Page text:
'Seven of the eight attending employees were interviewed by a Board Agent. Five of these employees say flatly that Rossetti did not bring the house into discussion but rather that an employee did. Two do not recall who brought the matter up. All seven agree that Rossetti placed no value on the house.'
However, four of the employees interviewed did recall that Rossetti had discussed what the Company had 'made' during the previous year:
'One stated in an affidavit that Rossetti had said the employer had made 1.3 million dollars. A second employee claimed Rossetti said the Employer had made one million dollars, without identifying the figure as gross, net or profit. This same employee, in a second statement to the Board agent made two weeks later, revised his original figure and stated that he 'believed' that Rossetti had claimed the Employer made 1.2 or 1.3 million dollars. He would not sign either statement. A third employee recalled that Rossetti had said 'something about the Employer making a million dollars last year and being able to afford to pay us more.' (The employee would not sign a statement.)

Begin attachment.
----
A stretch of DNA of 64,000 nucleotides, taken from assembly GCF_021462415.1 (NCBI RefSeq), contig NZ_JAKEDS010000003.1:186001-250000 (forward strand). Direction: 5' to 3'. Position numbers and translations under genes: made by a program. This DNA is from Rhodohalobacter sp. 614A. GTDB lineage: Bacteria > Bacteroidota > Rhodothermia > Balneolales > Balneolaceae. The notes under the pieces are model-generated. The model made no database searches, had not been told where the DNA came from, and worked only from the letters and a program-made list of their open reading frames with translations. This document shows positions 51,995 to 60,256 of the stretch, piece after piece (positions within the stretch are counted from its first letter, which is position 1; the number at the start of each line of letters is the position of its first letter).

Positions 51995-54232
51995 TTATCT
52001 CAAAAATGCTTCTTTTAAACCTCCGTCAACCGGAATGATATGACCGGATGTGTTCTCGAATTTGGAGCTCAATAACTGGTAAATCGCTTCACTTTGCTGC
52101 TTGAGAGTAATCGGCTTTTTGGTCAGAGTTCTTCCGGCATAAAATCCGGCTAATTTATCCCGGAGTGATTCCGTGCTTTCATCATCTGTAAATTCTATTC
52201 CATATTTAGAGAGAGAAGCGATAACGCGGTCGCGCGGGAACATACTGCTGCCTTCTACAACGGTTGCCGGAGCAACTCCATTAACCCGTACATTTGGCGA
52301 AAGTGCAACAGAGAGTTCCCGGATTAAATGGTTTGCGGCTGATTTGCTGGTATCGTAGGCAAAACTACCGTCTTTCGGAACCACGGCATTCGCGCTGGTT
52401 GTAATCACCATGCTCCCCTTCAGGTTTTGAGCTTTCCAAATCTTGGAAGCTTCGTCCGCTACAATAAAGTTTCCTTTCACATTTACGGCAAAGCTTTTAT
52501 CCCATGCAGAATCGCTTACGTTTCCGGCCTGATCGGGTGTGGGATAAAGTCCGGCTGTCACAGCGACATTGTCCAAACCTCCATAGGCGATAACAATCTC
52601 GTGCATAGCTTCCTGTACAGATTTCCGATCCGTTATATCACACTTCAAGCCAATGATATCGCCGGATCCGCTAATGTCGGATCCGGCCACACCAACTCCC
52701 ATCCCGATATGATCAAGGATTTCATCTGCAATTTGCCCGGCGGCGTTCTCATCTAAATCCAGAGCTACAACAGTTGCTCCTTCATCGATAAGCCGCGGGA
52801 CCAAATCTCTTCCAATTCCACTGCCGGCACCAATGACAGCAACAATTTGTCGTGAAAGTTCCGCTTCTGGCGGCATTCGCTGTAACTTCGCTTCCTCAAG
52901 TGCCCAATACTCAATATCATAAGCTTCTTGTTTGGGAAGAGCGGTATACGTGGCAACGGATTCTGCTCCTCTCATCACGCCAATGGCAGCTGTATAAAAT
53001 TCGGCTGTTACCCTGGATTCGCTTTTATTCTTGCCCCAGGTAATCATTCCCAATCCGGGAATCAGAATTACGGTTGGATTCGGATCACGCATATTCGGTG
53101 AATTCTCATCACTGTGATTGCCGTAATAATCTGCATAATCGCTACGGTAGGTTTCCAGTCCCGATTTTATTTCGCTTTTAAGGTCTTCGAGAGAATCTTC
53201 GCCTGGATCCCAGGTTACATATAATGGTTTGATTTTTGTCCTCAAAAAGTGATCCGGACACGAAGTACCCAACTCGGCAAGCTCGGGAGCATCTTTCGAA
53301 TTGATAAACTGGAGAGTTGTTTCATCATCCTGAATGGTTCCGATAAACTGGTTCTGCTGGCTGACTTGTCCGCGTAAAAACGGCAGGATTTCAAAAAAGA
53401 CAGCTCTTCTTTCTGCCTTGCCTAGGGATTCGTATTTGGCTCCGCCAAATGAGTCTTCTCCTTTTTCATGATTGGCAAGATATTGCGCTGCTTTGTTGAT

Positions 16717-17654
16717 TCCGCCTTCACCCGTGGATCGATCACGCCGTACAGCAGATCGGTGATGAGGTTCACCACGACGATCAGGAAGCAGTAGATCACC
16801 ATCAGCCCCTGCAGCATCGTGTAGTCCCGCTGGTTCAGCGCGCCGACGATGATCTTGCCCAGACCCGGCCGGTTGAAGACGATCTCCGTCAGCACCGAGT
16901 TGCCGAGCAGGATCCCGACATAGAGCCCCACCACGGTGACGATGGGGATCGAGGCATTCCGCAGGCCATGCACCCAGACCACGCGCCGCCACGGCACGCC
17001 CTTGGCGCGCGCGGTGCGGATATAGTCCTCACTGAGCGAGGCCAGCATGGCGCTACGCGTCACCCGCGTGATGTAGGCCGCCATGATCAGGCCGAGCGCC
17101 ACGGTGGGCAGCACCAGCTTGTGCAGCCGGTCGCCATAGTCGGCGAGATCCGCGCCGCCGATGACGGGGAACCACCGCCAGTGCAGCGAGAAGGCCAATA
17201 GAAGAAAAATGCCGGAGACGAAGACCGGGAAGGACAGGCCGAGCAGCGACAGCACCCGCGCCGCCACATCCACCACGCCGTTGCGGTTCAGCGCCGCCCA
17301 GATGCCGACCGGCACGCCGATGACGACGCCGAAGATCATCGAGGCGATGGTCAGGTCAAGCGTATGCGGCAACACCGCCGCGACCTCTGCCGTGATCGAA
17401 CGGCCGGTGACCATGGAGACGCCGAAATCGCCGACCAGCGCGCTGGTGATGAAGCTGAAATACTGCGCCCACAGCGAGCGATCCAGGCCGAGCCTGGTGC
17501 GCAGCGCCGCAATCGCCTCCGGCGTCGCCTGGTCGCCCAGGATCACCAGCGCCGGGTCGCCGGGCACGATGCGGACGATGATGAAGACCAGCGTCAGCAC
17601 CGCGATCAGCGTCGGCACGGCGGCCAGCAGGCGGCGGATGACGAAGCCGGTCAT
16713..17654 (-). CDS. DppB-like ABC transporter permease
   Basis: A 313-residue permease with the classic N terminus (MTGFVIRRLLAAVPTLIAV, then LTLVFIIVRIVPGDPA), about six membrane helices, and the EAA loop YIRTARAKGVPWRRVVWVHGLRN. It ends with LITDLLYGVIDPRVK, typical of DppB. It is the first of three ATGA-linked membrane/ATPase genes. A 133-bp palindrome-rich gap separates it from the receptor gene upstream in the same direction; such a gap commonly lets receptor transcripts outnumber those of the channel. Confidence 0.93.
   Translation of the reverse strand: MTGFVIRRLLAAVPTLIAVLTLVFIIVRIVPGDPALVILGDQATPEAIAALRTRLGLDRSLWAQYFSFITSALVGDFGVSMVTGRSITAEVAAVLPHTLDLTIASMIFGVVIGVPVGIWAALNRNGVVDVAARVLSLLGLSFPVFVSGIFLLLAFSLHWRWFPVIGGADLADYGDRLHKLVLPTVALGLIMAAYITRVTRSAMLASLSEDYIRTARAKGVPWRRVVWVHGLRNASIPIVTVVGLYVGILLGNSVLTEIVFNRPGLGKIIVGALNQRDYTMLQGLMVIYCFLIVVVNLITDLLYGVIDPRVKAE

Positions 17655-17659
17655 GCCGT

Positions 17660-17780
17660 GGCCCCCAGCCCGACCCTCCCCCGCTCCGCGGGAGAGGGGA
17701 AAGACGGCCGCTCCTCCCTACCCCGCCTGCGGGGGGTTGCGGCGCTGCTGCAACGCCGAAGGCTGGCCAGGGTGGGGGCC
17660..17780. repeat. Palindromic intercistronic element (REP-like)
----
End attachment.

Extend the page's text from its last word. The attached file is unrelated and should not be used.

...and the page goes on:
'The fourth of the employees who recalled a specific figure states that during the meeting 'someone,' I believe it was Rossetti, 'said the company grossed at least one million dollars last year' and says also that this statement was made in a context of the Company's ability to pay increases. (This employee signed a statement.)'
The Regional Director found that although the evidence was 'somewhat contradictory,' it 'would support the assertion that some specific figure was stated.' Beyond this, however, he apparently did not seek to ascertain the impact of Rossetti's statement by inquiring whether any of the interviewed employees had been influenced by it to vote in favor of the Union. Instead he concluded in effect that Business Agent Rossetti's statements, as interpreted by him, were per se immaterial and hence that the Union's alleged misrepresentation of Company profits was meritless: